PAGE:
Ghana Civil Aviation Authority Private Mail Bag Kotoka International Airport, Accra Tel: 0302 776171 Fax: 0302 773293 www.gcaa.com.gh info@gcaa.com.gh Ghana Ports & Harbour Authority P. O. Box 488,Tema Tel: 0303 219120 www.ghanaports.gov.gh atorkornoo@ghanaports.net AIRPORTS AND AIRLINES Kotoka International Airport, Accra: 0302 776617, 0302 776171 V.I.P. Lounge: 0302 776684 Kumasi: 03220 22969 Tamale: 03720 22108 Alitalia Tel: 030 2783319, 030 2775865, 030 2783318 marketing.ghana@alitalia.it, sales.ghana@alitalia.it American Airlines Tel: 0302 688804, 0302 688805, 0302 688806, 0302 688808 info@americanaairlines-gh.com Antrak Air Tel: 0302 782814/17 Fax: 0302 782816 www.antrakair.com info@antrakair.com British Airways Tel: 0302 214996, 0302 214970 contactba.ghana@britishairways. com Emirates Airlines Tel: 0302 213131, Fax: 030 2213158 accres@emirates.com

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Office of the President P.O. Box 1627, Osu, Accra Tel: 0302 665415, 0302 666281 www.ghana.gov.gh, www.presidency.gov.gh

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contacts

Ethiopian Airlines Tel: 0302 664857, 0302 664856, 0302 664858 Fax: 0302 673968 www.ethiopianairlines.com K.L.M. Royal Dutch Tel: 0302 214700, 0302 214747 Fax: 0302 241574 www.klm.com.gh Kenya Airways Tel: 0302 215300, 0302 785013, 0302 241560, 026 1984854 www.kenya-airways.com Lufthansa Tel: 0302 243893, 0302 243894, 0302 243895 Fax: 0302 243897 www.ghana.lufthansa.com

Africa World Airlines Tel: 0302 764288, (233)-(24) 2438888 Fax: 0302 763994 awaoffice@flyafricaworld.com EMBASSIES AND HIGH COMMISSIONS Austria Tel: 0302 783368, 024 6256806 Fax: 0302 763236 consulaustria@busymail.com.gh Australia Tel: 0302 216400 Fax: 0302 216410 www.ghana.embassy.gov.au Belgium Tel: 0302 776561 Fax: 0302 764384 consubel@4u.com.gh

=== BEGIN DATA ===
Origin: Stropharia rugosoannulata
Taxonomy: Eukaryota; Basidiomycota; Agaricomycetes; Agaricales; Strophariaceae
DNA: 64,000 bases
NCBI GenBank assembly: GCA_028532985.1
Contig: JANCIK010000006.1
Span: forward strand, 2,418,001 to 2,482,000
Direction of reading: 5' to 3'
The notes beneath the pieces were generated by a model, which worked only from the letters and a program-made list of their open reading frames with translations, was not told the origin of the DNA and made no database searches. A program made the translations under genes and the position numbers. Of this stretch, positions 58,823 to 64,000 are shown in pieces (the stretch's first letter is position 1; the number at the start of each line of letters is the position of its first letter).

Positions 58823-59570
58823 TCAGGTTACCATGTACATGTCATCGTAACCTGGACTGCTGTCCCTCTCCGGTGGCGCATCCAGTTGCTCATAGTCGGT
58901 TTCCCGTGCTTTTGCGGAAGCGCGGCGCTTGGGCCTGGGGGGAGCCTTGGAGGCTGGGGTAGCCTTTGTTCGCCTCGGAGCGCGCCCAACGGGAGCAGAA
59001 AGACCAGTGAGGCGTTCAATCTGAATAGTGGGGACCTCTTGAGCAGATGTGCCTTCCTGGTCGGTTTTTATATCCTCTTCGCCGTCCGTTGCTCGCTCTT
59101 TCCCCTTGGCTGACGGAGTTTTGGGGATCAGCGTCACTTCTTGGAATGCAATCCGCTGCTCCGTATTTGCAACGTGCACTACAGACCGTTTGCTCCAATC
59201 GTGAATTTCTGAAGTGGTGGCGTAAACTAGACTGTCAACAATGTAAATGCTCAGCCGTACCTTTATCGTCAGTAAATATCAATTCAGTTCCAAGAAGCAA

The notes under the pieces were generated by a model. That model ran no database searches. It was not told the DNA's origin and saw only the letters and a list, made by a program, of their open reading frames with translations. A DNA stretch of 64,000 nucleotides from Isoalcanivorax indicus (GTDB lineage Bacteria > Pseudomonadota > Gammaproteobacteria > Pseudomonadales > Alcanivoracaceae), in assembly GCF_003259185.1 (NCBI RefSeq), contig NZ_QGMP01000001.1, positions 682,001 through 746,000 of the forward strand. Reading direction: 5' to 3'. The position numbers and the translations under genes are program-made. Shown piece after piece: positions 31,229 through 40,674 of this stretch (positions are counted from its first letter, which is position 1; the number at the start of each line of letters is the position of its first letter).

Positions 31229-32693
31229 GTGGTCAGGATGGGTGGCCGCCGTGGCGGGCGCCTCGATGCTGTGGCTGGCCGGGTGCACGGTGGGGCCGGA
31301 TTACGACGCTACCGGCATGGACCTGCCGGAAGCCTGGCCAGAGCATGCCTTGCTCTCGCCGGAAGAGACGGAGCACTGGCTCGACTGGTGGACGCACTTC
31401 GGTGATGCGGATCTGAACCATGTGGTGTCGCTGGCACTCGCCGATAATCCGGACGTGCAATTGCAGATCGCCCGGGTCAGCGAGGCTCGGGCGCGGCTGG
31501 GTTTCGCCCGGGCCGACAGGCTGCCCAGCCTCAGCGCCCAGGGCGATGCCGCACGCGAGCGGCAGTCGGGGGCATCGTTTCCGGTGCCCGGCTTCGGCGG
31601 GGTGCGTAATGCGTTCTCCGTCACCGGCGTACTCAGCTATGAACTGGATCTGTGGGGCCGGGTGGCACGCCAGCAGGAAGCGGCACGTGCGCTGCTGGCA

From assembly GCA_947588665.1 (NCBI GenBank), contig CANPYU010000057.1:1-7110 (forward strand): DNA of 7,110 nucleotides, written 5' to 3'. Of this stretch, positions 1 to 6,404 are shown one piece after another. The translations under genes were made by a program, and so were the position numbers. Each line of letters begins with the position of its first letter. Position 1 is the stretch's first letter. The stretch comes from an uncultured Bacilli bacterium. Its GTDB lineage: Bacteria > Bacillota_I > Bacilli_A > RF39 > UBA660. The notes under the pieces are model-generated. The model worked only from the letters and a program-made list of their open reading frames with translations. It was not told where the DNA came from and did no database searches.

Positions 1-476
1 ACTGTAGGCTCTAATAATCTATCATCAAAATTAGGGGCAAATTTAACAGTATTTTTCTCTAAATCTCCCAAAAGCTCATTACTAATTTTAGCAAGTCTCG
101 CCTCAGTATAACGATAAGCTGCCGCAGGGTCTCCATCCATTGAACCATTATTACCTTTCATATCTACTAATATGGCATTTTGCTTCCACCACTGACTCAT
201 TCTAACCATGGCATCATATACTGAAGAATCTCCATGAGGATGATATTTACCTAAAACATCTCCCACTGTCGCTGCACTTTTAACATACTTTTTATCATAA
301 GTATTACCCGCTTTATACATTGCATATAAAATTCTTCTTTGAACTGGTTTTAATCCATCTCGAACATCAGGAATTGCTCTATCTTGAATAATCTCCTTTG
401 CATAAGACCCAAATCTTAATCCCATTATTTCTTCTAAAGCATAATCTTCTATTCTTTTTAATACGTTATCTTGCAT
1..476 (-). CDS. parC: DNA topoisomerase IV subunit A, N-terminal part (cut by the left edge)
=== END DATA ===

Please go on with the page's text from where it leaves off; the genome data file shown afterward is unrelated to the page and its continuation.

Canada Tel: 0302 211521 Fax: 0302 211523, 0302 773792 www.ghana.gc.ca accra@international.gc.ca China Tel: 0302 777073 Fax: 0302 774527 www.gh.china-embassy.org chinaemb_gh@mfa.gov.cn Denmark Tel: 0302 253473 Fax: 0302 228061 www.ambaccra.um.dk accamb@um.dk France Tel: 0302 214566 Fax: 0302 214559 www.ambafrance-gh.org consulat.accra-amba@diplomatie. gouv.fr Germany Tel: 0302 211000 Fax: 0302 221347 www.accra.diplo.de info@accra.diplo.de

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South African Airlines Tel: 0302 783676, 0302 783680, 0302 783679 Fax: 0302 783561 www.flyssa.com

Eagle Atlantic Airlines Telephone: 0302 764300, 0302 764304 Fax: 0302 764305 info@eagleatlanticairlines.com; sales@eagleatlanticairlines.com

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India Tel: 0302 775601 Fax: 0302 772176 www.indiahc-ghana.com indiahc@ncs.com.gh

United States America Tel: 0302 741000 Fax: 0302 741389, 0302 741362 www.ghana.usembassy.gov consulateaccra@state.gov

Italy Tel: 0302 775621 Fax: 0302 777301 www.ambaccra.esteri.it ambasciata.accra@esteri.it

HOSPITALS AND MEDICAL CENTRES

Lebanon Tel: 0302 776727 Fax: 0302 764290 lebanon@ighmail.com

Korle Bu Teaching Hospital Tel: 0302 665401, 030 2673033 Princess Marie Louise (children) Tel: 0302 664137

Netherlands 021 - 773644 Tel: 0302 214356 www.ghana.nlembassy.org ACC-CDP@minbuza.nl

Ridge Hospital Tel: 0302 228382

Russia Tel: 030 2775611 Fax: 0302 772699 russia@4u.com.gh

Lister hospital Tel: 0302 812325/6

South Africa Tel: 0302 740450 Fax: 0302 762381, 0302 764484 sahcgh@africaonline.com.gh Spain Tel: 0302 774004 Fax: 0302 776217 emb.accra@mae.es Switzerland Tel: 0302 228125 Fax: 0302 223583 www.eda.admin.ch/accra acc.vertretung@eda.admin.ch

LABADI BEACH HOTEL La, Accra Direct Reservation Number: +233 30 277 3026 labadi@legacyhotels.co.za www.legacyhotels.co.za

Trust Hospital Tel: 0302 776787, 0302 777137

MöEVENPICK AMBASSADOR Accra Central Tel: +233 302 611 000 www.moevenpick-hotels.com

Akai House Clinic Tel: 030 2784772, 030 2784773, Fax: 030 2784775 info@akaihouseclinic.com Nyaho Clinic Tel: 0302 775341, 0302 775291, 0302 784505 Fax: 0302 777593 www.nyahomedical.com Ghana Police Hospital Tel: 0302 773900